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Arquivos de Neuro-Psiquiatria

Print version ISSN 0004-282XOn-line version ISSN 1678-4227

Arq. Neuro-Psiquiatr. vol.67 no.4 São Paulo Dec. 2009 



Neuropareidolia: diagnostic clues apropos of visual illusions


Neuropareidolia: pista diagnóstica a partir de uma ilusão visual



Péricles Maranhão-FilhoI; Maurice B. VincentII

IMD, PhD, Department of Neurology, Federal University of Rio de Janeiro, Rio de Janeiro RJ, Brazil and Department of Neurosurgery, Brazilian National Cancer Institute, Rio de Janeiro RJ, Brazil
IIMD, PhD, Department of Neurology, Federal University of Rio de Janeiro, Rio de Janeiro RJ, Brazil and Assistant in Neuroscience. A. Martinos Center for Biomedical Imaging, Massachusetts General Hospital, Harvard Medical School, Charlestown, Massachusetts, United States of America




Diagnosis in neuroimaging involves the recognition of specific patterns indicative of particular diseases. Pareidolia, the misperception of vague or obscure stimuli being perceived as something clear and distinct, is somewhat beneficial for the physician in the pursuit of diagnostic strategies. Animals may be pareidolically recognized in neuroimages according to the presence of specific diseases. By associating a given radiological aspect with an animal, doctors improve their diagnostic skills and reinforce mnemonic strategies in radiology practice. The most important pareidolical perceptions of animals in neuroimaging are the hummingbird sign in progressive supranuclear palsy, the panda sign in Wilson's disease, the panda sign in sarcoidosis, the butterfly sign in glioblastomas, the butterfly sign in progressive scoliosis and horizontal gaze palsy, the elephant sign in Alzheimer's disease and the eye-of-the-tiger sign in pantothenate kinase-associated neurodegenerative disease.

Key words: pareidolia, neuroimaging, progressive supranuclear palsy, Wilson's disease, sarcoidosis, glioblastomas, progressive scoliosis and horizontal gaze palsy, Alzheimer's disease, pantothenate kinase-associated neurodegenerative disease.


O diagnóstico em neuroimagem envolve o reconhecimento de padrões específicos indicativos de doenças particulares. Pareidolia, é a perceção equivocada de algo claro e distinto a partir de um estímulo vago e obscuro, por vezes benéfico a quem interpreta exames de imagem na procura do diagnóstico. A este propósito, alguns animais podem pareidolicamente ser reconhecidos em neuroimagens associadas a determinadas doenças específicas, promovendo mais rapidez na habilidade diagnóstica e naturalmente reforçando estratégias mnemônicas individuais na prática do diagnóstico neuroradiológico. Alguns dos sinais de neuroimagens relacionados a percepções pareidolicas de animais são: o sinal do beja-flor na paralisia supra nuclear progressiva; o sinal do panda na doença de Wilson; o sinal do panda na sarcoisdose; o sinal da borboleta no glioblastoma; o sinal da borboleta no escoliose progressiva e paralisia do olhar horizontal; o sinal do elefante na doença de Alzheimeir; e o sinal do olho de tigre na doença degenerativa ligada a pantothenato kinase.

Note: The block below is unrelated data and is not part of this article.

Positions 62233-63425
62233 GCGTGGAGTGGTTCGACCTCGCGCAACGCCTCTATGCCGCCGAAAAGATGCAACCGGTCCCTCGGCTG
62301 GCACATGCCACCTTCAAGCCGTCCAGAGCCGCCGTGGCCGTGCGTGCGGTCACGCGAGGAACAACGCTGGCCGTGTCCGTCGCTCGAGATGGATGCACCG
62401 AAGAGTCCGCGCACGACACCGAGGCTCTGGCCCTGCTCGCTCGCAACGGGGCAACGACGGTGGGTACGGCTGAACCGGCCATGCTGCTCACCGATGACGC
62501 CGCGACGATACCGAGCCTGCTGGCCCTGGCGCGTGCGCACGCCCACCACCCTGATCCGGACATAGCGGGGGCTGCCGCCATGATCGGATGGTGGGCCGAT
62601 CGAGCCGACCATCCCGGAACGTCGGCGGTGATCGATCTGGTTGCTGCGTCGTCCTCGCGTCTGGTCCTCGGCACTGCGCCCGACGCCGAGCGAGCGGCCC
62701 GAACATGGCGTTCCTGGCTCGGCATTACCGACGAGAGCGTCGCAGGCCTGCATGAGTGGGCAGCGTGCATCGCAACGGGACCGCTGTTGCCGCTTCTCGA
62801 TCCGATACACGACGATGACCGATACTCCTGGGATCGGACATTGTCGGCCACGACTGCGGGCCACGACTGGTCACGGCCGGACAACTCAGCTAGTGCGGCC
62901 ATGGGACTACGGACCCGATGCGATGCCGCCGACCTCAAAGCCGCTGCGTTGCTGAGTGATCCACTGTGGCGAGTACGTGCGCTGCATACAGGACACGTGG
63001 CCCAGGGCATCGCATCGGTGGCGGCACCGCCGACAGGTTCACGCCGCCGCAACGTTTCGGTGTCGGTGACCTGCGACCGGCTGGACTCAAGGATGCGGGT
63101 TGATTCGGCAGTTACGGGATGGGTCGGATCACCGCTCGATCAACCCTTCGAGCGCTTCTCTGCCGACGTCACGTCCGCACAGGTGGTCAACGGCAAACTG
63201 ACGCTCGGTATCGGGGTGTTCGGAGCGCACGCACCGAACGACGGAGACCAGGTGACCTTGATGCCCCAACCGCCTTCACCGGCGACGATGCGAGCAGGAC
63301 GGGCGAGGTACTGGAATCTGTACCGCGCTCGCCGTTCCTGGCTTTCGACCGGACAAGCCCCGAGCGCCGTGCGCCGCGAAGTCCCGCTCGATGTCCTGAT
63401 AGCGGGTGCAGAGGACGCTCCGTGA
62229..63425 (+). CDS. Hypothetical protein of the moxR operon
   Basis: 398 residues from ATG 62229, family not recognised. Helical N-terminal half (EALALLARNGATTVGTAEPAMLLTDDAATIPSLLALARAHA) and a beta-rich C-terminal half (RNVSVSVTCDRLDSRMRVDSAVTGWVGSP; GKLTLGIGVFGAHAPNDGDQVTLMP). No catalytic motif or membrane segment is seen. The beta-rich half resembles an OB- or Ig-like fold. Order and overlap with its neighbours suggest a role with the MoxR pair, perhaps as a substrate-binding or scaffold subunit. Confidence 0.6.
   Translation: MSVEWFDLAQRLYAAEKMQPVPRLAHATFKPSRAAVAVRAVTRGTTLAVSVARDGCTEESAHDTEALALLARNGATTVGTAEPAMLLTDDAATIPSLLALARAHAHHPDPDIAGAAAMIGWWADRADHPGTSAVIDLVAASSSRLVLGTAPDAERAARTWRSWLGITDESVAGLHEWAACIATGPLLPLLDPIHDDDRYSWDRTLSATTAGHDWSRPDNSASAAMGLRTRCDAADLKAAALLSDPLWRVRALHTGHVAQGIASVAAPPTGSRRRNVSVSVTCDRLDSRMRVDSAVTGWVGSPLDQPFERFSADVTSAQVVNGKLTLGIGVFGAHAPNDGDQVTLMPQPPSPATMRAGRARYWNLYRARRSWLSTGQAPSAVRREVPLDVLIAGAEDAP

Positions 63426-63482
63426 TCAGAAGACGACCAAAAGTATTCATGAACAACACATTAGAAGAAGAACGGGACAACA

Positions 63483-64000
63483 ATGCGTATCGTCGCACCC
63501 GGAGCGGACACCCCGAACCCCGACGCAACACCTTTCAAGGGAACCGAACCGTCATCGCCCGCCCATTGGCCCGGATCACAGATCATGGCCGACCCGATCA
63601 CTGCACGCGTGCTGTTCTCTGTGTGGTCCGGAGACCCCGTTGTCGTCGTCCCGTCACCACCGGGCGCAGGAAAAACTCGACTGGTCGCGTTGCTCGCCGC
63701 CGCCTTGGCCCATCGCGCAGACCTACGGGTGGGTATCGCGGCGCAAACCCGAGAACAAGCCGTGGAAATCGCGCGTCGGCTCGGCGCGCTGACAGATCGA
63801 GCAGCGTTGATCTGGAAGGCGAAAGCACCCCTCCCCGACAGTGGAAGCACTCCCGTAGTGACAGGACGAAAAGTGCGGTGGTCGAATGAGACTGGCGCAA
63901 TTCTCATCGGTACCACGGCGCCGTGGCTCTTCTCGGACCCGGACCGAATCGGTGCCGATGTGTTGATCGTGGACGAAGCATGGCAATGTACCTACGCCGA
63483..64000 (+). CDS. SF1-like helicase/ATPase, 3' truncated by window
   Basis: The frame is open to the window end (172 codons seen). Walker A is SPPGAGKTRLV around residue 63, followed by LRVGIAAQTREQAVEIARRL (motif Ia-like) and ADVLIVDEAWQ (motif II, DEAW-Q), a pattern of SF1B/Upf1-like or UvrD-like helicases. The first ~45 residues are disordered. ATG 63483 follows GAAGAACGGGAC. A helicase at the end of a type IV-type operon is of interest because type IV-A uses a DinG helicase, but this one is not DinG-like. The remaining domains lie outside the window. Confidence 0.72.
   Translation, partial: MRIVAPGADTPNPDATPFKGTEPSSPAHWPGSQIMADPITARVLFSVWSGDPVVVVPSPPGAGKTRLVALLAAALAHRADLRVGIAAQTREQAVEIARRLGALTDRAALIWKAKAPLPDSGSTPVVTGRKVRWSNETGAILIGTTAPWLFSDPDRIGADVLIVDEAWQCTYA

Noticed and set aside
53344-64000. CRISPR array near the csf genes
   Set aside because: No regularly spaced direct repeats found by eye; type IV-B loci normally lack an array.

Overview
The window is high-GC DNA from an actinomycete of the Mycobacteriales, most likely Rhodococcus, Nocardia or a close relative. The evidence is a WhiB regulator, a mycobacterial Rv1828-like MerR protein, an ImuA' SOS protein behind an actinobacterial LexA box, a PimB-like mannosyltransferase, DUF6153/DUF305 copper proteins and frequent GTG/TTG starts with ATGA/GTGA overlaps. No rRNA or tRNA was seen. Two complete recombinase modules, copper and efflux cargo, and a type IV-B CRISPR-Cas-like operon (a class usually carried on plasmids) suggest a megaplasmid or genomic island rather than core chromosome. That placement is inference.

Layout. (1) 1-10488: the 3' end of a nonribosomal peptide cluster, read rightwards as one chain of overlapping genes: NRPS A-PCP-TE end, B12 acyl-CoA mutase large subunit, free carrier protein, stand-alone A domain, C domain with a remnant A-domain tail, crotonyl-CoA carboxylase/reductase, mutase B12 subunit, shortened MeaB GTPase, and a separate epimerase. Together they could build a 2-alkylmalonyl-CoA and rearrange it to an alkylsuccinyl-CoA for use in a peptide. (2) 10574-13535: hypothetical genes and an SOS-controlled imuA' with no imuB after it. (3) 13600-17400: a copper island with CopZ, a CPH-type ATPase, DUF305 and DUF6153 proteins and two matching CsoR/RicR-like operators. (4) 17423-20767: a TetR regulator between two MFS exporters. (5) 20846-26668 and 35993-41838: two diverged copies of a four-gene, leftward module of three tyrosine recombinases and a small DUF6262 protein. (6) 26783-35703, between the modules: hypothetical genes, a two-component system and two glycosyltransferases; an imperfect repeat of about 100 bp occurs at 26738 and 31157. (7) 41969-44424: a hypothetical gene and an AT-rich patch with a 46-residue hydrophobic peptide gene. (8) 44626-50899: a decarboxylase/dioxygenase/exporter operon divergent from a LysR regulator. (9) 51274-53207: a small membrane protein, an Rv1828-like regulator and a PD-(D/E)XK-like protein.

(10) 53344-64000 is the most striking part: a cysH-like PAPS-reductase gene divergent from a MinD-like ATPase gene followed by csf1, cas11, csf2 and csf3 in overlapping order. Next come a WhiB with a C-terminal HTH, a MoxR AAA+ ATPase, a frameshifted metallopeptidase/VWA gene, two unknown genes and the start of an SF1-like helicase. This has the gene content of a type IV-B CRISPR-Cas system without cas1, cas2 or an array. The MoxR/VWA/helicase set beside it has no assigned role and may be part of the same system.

Palavras-chave: pareidolia, neuroimagem, paralisia supranuclear progressiva, doença de Wilson, sarcoidose, glioblastoma, escoliose progressiva e paralisia do olhar horizontal, doença de Alzheimer, doença neurodegenerativa associada a pantothenate kinase.



Pareidolia (from the Greek para - beside; and eidolon - image, form, shape) is a psychological phenomenon characterized by misperceptions of vague stimuli, frequently images and sounds, as meaningful and significant1. Examples include involuntary interpretations of clouds as faces or animals, and perceptions of hidden messages in songs played backwards.

Pareidolia may explain certain visions and holy figures apparitions such as Our Lady silhouette depicted as a shadow on a wall, Saint George riding his horse in the moon, or God's face rendered in the sunlight reflex on a water surface. In Brazil, Saint George is associated with the moon due to influences of African religious traditions. The divinity "Oxossi" is linked to the moon and connected with Saint George. The gray shades seen in the full moon are believed to represent Saint George holding his sword on his horse. Some psychologists even encourage the use of pareidolia to approach patients' psyche using the Rorschach examination2.

Meshberger wrote on his neuroanatomical interpretation of the Michelangelo's oil "Creation of Adam"3. By comparing the image of God wrapped in a swirling cloak surrounded by cherubins depicted at the right side of the picture to a brain sagittal view, he probably provided the pareidolia example with the greatest repercussion in modern medical literature. In a pure pareidolia attempt, convinced that the left-handed master from Florence purposefully included anatomical messages in his pieces, two Brazilian authors wrote a book on putative interpretations of Michelangelo's paintings' details as organs, bones, joints, and a series of other aspects of the human anatomy4.

Macroscopic as well as microscopic aspects of several diseases have been traditionally compared with letters5, inverted letters6, comestibles such as orange7, mango8, rice grain9, onion-bulb10, pear11, tomato12, strawberry jam13, grapes cluster14, honeycomb14, and Swiss cheese15; or objects such as a pencil16, corkscrew17, and candle flame18, or botanic aspects such as leaves19 and bamboo20; or a tooth21.